Monumental classical museum architecture from 1890-1930 and the influence of the World’s Colulmbian Exhibition on museum architecture. A chapter about competitions for building museums. An Appendix lists the museums mentioned in the text and gives historical and architectural data about them. Drawings, floor and site plans, photographs.

16. Stephens, Suzanne, ed. Building the New Museum. New York: The Architectural League of New York; New York: Princeton
     Architectural Press, 1986. TAMU: NA 6695 B85 1986.
    UT Austin: NO LONGER AVAILABLE - if no other copy is available, users with UT Austin ID may use Inter-Library
    Service Request
Concentrates on art museums. The first chapter includes a talk about museum architecture history by Helen Searing, “The Development of a Museum Typology.” The text of the book includes a series of talks and discussions with panelists and a moderator about museum architecture, sponsored by The Architectual League of New York in December 1985. Drawings, floor plans, photographs.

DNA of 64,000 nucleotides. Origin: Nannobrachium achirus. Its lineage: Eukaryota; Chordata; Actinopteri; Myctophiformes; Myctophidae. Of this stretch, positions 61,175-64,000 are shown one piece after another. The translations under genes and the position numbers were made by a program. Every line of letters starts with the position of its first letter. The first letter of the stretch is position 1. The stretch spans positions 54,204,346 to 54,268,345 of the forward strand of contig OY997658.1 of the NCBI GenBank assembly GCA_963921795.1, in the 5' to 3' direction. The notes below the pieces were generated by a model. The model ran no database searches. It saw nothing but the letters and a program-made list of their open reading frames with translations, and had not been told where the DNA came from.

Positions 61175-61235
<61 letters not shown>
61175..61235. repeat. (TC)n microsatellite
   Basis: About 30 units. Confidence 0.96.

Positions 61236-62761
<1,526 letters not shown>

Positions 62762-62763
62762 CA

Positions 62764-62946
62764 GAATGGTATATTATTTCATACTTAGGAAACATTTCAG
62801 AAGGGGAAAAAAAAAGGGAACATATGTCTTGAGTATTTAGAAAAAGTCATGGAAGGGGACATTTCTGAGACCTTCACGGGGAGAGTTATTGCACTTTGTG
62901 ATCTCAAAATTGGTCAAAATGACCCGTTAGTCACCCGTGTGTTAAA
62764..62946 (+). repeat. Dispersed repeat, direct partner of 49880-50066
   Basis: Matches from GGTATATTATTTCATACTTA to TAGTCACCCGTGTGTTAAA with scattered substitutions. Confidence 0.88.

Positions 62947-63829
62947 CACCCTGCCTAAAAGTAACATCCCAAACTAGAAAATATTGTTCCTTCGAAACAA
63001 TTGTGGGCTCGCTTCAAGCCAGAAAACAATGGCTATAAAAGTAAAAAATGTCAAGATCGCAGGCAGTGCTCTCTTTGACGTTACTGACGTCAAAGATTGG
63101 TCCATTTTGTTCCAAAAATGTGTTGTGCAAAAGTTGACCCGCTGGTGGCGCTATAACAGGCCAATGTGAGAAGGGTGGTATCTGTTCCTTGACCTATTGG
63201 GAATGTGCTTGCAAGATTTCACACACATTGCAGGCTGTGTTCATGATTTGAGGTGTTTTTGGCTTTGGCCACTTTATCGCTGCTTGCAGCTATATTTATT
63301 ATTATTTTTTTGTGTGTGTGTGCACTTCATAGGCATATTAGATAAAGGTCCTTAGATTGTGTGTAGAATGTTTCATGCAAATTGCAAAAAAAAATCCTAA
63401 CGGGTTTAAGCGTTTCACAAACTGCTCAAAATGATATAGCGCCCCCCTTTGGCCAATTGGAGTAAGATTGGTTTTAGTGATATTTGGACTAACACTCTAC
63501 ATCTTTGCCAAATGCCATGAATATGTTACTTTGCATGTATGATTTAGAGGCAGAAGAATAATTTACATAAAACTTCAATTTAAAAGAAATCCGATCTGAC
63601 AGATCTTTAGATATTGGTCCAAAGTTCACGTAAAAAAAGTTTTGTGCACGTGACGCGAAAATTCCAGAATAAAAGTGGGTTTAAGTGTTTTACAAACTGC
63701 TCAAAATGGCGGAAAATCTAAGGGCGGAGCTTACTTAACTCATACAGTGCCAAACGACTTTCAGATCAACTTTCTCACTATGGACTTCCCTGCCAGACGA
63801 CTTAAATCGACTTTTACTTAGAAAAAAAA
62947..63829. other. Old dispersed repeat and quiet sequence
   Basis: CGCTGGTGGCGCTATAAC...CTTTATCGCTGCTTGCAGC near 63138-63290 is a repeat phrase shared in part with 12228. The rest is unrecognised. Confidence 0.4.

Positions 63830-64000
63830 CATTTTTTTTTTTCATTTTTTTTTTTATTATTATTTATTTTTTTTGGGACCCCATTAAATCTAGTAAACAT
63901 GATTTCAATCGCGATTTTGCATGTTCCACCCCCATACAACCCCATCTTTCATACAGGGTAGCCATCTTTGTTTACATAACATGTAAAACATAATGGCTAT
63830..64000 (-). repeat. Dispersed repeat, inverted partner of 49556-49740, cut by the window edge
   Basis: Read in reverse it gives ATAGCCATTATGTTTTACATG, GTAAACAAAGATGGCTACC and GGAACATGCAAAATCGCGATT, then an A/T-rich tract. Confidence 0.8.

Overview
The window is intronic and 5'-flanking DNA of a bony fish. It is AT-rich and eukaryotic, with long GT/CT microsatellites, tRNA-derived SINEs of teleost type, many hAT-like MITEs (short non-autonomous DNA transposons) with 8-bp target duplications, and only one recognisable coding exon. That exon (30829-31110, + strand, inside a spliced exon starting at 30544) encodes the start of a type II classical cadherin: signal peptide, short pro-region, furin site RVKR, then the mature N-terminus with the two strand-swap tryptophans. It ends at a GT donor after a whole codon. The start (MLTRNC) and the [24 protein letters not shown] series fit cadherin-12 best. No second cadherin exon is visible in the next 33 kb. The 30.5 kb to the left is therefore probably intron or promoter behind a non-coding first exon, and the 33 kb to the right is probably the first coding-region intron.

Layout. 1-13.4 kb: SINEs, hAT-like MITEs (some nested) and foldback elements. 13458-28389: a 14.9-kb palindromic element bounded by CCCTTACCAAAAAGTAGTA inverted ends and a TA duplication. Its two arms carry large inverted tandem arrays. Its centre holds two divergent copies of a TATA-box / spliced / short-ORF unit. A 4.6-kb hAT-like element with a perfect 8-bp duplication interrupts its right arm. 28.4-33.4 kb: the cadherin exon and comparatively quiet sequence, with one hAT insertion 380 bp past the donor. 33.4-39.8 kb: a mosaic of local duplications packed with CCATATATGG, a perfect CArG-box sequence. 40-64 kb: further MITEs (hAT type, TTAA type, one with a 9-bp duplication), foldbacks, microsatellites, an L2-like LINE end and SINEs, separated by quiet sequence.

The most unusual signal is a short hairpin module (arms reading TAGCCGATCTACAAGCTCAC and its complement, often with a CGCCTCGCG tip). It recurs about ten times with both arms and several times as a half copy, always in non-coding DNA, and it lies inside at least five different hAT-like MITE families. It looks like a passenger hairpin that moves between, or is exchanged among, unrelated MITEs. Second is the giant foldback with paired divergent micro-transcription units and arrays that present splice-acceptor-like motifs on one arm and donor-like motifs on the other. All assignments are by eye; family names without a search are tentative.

17. Young, Mahonri Sharp. The Golden Eye. New York: Train/Branca Books, Inc., 1983. AM 11 Y69 Fine Arts Library
Private museums. Gorgeous photographs.

Online Museums:
18. Art Museum Network [World Wide Web]. Available at: http://www.amn.org/  [Accessed
     28 October 2000]
This site has sections titled Museums, Collections, Exhibitions, and Partnerships. If you click on “List of Museums” you can access the websites of approximately 200 international museums.

19. MuseumLink's Museum of Museums [World Wide Web]. Available at: http://www.museumlink.com/ [Accessed 28 October
      2000]
has museum links for:
U.S. museums [World Wide Web]. Available at: http://www.museumlink.com/states.htm [Accessed 28 October 2000]
Canadian museums [World Wide Web]. Available at: http://www.museumlink.com/canada.htm [Accessed 28 October 2000]
and International museums [World Wide Web]. Available at: http://www.museumlink.com/internat.htm [Accessed 28
    October 2000]
There are many, many museum links on these sites. The interested and diligent web searcher can spend countless hours finding out all about museums all over the world.

20 . Museums Around the World [World Wide Web]. Available at: http://www.icom.org/vlmp/world.html [Accessed 28
    October 2000]